What is a “switch”?


#1

The common ethernet hub simply broadcasts each message it receives to every one of its ports. Each ethernet device also has to wait for its turn to ‘talk’ to the hub, increasing the likelihood of message collisions; therefore, real-time operation is jeopardized and determinism is difficult. Alternatively, the industrial ethernet switch automatically determines and remembers where an Ethernet device is located and routes messages only through the appropriate port. Internal to as industrial switch is a memory for Ethernet MAC addresses so it remembers the routing for even the largest industrial network. In addition, it contains message buffers to store incoming messages until it is safe to transmit them over the appropriate network segment. This buffering not only avoids collisions, but it can further speed up the system by transmitting message packets over multiple network segments simultaneously.

Industrial ethernet switches further enhance the performance of your network by performing automatic speed changes on the appropriate port. Some user devices communicate at 10 Mbits per second (which is more than adequate for the small lightly loaded messages that some devices need). These devices, when connected to an industrial ethernet switch can be uplinked to a controller or computer at 100 Mbits per second. In effect, the computer can talk to ten times as many stations at the higher speed. The industrial switch routes the messages to multiple devices at the reduced speed in parallel (at the same time).

By avoiding collisions and directing network traffic efficiently, the Industrial Ethernet Switch promotes real-time performance in your deterministic industrial system.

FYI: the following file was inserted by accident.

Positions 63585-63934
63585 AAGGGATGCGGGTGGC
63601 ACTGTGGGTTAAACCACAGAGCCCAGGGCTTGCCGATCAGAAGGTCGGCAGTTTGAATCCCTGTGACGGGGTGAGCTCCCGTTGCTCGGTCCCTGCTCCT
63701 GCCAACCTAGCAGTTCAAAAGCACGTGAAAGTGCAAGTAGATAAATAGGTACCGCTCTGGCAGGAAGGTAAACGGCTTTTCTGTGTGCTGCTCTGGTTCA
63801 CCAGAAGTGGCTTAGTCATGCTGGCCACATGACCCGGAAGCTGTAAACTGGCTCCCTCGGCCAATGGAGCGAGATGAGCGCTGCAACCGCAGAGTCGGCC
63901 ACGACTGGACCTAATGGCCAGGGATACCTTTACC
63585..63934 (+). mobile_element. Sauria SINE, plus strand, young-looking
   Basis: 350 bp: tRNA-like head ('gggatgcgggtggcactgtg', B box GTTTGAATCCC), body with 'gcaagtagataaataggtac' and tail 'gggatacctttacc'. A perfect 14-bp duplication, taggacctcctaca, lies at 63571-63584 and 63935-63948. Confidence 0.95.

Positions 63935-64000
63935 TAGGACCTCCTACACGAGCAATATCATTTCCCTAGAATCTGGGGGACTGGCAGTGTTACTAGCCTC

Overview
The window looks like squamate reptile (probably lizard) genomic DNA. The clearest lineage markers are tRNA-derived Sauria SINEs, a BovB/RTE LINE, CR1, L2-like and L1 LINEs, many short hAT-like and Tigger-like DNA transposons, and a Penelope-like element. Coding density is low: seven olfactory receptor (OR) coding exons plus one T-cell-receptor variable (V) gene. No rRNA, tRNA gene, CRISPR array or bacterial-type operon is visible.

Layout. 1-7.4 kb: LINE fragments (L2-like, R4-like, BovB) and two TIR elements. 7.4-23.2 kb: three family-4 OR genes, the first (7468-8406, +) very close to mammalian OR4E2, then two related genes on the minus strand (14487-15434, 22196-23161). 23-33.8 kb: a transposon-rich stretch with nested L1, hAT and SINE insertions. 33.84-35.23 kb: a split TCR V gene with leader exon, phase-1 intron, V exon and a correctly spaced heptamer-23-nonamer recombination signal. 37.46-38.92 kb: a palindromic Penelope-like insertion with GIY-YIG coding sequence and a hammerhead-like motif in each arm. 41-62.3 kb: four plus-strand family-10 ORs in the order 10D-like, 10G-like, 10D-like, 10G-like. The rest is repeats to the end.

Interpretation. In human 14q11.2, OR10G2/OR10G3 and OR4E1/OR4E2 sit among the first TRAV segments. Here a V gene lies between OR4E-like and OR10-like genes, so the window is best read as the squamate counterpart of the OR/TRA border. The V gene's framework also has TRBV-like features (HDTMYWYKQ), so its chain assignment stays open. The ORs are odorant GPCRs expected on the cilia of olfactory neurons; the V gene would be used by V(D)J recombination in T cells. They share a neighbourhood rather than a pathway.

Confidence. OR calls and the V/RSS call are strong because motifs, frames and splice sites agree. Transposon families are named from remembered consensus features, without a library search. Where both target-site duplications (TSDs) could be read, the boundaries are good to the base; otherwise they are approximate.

There are two types of switches – managed and unmanaged. The unmanaged switch requires no setup and does not have an IP address. It regulates traffic according to preset parameters in its firmware. It is a Plug ‘n’ Play device.

A managed switch, allows the user to change the parameters of operation. An IP address can be given, as well as a name and location, so that the switch can be identified by an SNMP software package – such as IntraVUE. A managed switch stores port data and traffic data to memory locations that can be viewed with SNMP software. Security features, such as, who can access the switch, turning unused ports off, and Alarm emails can be programmed by the user to indicate fault conditions. VLANs, Redundancy, ring or RSTP, are set up by the user in a managed switch. IGMP snooping is a feature to control PLC multicasting – it is extremely important to use managed switches when I/O over ethernet is implemented.